Susan Chamberlain: And that’s not a really good thing.  Use something smooth, cotton, like a sheet; that will work nicely.  Birds will probably eventually make their own holes in it, and you can just replace it.  And you have to be careful, there’s some dangers that you can’t see, too.  Viruses, bacteria, mold; keep a separate cutting board for your bird’s fresh fruit and vegetables; disinfect your counter regularly; change your dish towel daily; use disinfectant on sponges and cloths when you wipe off counters.  It’s good for your bird, and it’s good for you.  It’s just safe food handling.  And aerosols, powders, and other chemicals dispersed into the air—not good for your bird.  Use them behind closed doors.  And automobile air fresheners, you know, if you have the little green Christmas tree that stinks up the car?
Roberta Fabiano: Never!  That makes me sick.
Susan Chamberlain: Make sure if you’re transporting your bird, you don’t have one of those in your car, because those stink.  And car rental companies might use fabric freshening products inside their automobiles, so be very careful if you’re renting a car and you’ve got your bird with you.  Ask for a hypoallergenic car; that would be a good thing.  And non-smoking hotel rooms.  Take a look around your house, and imagine as I do, an Amazon uprising… or a band of marauding macaws moving through the rooms… curious cockatiels and carpenter cockatoos… do your own safety audit.  Assess the potential for damage to your house and danger to your birds.  No way you’ll ever be able to remove every hazard from your home.  Someday a reader is going to call in or email and tell me about a parrot that’s cold-cocked itself with a ping-pong ball!  You know?  It’s always something.  If there’s trouble to be found, they will find it. 
Roberta Fabiano: I bet.
Susan Chamberlain: And it’s up to us to keep them safe.
Roberta Fabiano: They’re like three-year-olds, don’t forget.
Susan Chamberlain: That’s what they are, for ever and ever!  OK, we’ll be right back with “Featherbrains.”  We’re going to take a short break and get ready for the first ever bird-brained quiz game.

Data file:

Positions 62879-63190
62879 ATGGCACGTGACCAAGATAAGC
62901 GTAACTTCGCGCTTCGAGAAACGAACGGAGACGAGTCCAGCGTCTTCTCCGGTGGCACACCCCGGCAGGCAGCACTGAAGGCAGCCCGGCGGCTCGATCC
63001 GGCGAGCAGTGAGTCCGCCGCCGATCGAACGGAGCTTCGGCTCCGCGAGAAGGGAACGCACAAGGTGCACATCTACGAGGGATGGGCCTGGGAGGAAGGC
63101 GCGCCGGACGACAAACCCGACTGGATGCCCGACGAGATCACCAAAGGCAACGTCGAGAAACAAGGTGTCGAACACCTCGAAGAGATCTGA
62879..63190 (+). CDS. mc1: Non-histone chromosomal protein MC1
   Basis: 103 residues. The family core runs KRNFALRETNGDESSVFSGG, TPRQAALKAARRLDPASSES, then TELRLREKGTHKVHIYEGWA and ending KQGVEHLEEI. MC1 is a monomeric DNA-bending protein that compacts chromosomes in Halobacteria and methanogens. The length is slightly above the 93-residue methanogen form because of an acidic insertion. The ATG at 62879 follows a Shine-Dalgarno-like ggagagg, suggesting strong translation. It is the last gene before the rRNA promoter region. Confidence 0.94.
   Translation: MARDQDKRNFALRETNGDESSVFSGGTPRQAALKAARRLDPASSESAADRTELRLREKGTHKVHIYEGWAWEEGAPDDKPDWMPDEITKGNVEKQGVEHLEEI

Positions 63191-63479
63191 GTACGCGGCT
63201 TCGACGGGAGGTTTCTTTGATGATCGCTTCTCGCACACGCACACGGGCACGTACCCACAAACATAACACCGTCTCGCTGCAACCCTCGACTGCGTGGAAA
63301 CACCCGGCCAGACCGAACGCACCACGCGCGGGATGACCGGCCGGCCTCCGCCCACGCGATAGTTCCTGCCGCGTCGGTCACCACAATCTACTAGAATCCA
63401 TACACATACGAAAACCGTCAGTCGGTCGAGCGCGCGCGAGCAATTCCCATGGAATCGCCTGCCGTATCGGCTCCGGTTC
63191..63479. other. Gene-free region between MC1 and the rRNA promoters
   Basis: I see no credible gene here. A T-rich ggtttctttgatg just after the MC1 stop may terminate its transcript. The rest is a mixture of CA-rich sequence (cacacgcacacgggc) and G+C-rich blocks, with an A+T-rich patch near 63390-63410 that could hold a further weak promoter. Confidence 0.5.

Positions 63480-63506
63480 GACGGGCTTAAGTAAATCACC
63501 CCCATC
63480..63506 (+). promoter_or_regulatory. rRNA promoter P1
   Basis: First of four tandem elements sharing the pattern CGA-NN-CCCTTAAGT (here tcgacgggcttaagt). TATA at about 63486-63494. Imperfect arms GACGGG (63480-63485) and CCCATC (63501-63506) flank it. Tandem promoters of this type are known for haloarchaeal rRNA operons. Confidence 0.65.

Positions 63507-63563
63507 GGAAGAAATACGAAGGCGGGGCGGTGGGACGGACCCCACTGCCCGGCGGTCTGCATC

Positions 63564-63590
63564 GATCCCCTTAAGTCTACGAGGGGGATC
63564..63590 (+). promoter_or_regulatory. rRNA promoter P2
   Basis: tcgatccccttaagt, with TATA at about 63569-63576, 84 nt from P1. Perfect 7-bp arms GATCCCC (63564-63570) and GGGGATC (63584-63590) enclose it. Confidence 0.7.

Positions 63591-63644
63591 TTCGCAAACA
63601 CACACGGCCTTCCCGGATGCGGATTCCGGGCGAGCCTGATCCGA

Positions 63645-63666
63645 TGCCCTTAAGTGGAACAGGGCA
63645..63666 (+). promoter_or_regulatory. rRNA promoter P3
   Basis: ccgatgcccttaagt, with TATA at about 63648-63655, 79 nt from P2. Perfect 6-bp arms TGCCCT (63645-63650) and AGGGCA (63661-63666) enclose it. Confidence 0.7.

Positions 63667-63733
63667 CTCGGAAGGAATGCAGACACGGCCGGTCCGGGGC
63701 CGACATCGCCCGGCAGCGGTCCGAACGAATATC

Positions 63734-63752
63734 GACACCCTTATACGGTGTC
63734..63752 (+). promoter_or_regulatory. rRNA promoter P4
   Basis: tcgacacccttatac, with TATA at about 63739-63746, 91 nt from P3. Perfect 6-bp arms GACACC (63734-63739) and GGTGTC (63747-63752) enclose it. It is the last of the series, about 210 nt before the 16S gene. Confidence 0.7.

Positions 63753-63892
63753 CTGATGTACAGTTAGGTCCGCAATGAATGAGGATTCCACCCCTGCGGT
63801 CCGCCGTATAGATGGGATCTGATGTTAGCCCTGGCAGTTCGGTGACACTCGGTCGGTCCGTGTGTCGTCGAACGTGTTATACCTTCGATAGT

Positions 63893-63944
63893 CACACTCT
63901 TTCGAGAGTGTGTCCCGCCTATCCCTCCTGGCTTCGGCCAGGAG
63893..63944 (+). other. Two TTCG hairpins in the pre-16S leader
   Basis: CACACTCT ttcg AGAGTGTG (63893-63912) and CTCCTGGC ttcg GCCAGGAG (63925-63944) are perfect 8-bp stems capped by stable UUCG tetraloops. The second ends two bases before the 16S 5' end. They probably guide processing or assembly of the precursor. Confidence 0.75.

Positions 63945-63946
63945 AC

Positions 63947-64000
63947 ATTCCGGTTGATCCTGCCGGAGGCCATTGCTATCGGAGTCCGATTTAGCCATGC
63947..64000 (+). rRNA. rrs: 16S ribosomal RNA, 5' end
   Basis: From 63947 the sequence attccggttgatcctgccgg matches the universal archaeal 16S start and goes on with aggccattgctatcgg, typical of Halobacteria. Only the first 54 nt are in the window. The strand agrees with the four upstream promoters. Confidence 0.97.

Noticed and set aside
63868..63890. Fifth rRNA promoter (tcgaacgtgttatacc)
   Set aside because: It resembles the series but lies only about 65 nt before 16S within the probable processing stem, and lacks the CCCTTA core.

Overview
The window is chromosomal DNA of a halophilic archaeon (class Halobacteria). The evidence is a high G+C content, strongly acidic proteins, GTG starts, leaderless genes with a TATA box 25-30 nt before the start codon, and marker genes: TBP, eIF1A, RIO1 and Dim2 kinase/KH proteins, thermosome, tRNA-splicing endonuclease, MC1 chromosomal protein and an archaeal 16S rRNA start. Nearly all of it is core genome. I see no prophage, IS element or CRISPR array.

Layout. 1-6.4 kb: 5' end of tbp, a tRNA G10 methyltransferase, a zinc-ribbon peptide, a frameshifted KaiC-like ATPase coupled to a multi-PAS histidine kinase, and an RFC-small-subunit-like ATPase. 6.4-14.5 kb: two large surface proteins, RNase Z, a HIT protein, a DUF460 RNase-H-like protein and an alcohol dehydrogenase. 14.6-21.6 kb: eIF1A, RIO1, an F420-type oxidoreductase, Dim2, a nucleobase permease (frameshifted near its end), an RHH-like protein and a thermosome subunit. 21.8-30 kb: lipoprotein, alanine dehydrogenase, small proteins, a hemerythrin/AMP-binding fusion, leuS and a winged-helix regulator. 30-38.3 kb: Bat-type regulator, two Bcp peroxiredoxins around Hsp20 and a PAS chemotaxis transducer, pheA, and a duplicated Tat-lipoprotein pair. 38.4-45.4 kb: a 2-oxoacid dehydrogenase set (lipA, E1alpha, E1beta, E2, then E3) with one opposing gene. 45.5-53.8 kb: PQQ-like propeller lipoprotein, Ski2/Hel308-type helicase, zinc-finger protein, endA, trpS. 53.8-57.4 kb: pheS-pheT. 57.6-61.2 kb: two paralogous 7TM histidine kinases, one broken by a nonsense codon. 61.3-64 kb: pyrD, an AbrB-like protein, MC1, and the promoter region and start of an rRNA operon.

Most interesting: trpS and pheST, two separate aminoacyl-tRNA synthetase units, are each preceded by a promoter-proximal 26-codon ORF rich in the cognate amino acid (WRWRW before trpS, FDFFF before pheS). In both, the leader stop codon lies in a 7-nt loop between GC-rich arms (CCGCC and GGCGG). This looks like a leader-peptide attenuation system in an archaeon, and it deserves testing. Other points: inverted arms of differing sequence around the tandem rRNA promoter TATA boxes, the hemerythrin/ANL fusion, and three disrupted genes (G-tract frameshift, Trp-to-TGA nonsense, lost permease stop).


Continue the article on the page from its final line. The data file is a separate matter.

Female Announcer Sitting on a branch overlooking the parking lot, the pigeons watched as a Mercedes pulled in below them.  “What do you think?” one bird said to the other.  “Should we put a deposit on that car?”  [laughter]  Stay perched!  Wings and things will be soaring back, right after these messages.
Announcer A Frenchman walks into a bar with a parrot on his shoulder.  The bartender asks, “Where did you get that thing?”  The parrot replies, “In France.  There are millions of them.”  [laughter]  Don’t have a canary!  Wings ‘n Things is back with more great words on birds with your host, Susan Chamberlain.
Susan Chamberlain: Welcome back to Wings ‘n Things, right here on Pet Life Radio.  I’m your host Susan Chamberlain.  We’re joined by Roberta Fabiano and Mitered Conure, Ratchet; and we are about to play “Featherbrains.”  This is the first bird-brained quiz game, and we’re going to see if Roberta’s going to be thrown out of the nest; if she’s the weakest beak here, or if she’ll know the answers.  They’re all multiple choice, so just play right along with us. 
Roberta Fabiano: Can I have Ratchet answer for me?
Susan Chamberlain: You can have Ratchet answer for you.
Roberta Fabiano: OK, Ratch!
Ratchet: [squawk]
Susan Chamberlain:  There she goes!  Some birds are hybrids.  The definition of a “hybrid” is:  A) a mutant; B) a cross between two different species; or C) cousin Ed [sp].
Roberta Fabiano: I think it’s more like—no, I won’t say it.  [laughs]  I think it’s… hybrid is a cross between two different species.